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Dr. David Chao: Practice Dunks From Ben Simmons, Zion Williamson Mean Nothing

As the Brooklyn Nets and New Orleans Pelicans embark on the playoffs, a star injured player for each team tried to insert themselves into the conversation with slam dunks that ultimately hold no meaning. Neither are in position to help their teams right now, though they did generate false hope.

Ben Simmons has yet to play for the Nets (or for his previous 76ers team) this season. Over a month ago after an epidural steroid injection, it seemed like a lost season for him.

Now Simmons says to a reporter “make sure you get this” and goes up for this dunk followed by “there you go.”

 

What does this prove? A 6-foot-11 NBA star is able to make a leisurely one-handed dunk while jumping off both feet? High schoolers do that routinely. I would hope any fan who is that tall could get off their couch to do this.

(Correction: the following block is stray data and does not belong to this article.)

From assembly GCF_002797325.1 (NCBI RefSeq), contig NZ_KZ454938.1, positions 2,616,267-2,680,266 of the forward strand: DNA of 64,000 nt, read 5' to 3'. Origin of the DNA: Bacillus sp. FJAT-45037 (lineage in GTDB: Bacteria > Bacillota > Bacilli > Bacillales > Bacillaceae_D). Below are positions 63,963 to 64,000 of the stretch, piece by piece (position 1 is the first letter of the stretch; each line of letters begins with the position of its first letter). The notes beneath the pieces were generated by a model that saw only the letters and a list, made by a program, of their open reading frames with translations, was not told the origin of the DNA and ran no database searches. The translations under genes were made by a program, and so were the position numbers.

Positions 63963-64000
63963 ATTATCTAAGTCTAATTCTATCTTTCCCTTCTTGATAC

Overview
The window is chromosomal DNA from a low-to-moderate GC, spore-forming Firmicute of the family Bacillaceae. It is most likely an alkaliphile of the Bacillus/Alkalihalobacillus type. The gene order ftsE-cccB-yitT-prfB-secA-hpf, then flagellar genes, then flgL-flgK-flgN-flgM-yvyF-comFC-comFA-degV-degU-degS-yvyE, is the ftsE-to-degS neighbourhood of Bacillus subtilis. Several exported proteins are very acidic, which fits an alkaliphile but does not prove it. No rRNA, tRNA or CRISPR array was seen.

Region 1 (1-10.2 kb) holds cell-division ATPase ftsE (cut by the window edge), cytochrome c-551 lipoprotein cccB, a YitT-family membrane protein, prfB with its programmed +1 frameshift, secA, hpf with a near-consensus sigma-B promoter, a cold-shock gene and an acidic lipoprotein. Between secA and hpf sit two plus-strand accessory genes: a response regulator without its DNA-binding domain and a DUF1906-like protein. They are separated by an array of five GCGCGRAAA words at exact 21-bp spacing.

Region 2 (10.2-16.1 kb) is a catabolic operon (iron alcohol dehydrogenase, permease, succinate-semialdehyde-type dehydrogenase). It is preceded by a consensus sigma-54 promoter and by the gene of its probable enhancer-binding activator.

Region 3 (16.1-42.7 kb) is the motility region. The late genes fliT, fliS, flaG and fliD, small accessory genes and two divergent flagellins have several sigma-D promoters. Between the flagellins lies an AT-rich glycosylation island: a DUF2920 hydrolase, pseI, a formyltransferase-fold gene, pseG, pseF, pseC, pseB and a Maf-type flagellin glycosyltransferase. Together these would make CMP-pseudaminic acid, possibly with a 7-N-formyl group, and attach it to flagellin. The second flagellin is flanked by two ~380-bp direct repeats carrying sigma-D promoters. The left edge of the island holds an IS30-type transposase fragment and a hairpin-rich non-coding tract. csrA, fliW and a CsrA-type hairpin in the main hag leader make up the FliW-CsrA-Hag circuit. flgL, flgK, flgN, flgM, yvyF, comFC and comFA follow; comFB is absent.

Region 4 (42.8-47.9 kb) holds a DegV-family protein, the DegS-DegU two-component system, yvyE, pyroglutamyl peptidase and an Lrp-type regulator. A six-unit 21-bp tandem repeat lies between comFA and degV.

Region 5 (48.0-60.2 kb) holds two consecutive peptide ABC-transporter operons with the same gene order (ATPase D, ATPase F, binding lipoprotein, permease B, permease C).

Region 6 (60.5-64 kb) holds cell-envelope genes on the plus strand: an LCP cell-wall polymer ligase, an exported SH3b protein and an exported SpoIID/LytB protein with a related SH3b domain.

There are reports that Simmons is slated to return as early as Game 4 in the first round. That seems overly optimistic. Even if that happens, it seems doubtful that there can be any meaningful contribution being that Simmons has not yet played this season and has yet to be on the court with his new team.

All the way back in December, it felt like Zion’s season was over. His pregame dunk generated considerable excitement on a return.

No question that Zion is a great talent (even if he is carrying extra weight) but traveling along the baseline before an acrobatic dunk only shows his athleticism, not his readiness to play.

With the slow-healing stress fracture, it is not about being able to dunk one time in spectacular fashion but about sustained activity without aggravation. The Pelicans have already ruled him out.  Facing the Suns in the first round, it seems any hope is short-lived anyways.

Highlight reels are all about dunks but there is much more to basketball than that.

Written by Pro Football Doc

David Chao, MD -- known digitally as Pro Football Doc -- is an expert contributor for Outkick. Chao spent 17 seasons as the team doctor for the San Diego Chargers (1997-2013) and is part of the medical team at OASIS in San Diego where he treats and specializes in orthopedic sports injuries, working with high-profile professional athletes from the NFL, NBA, and MLB.

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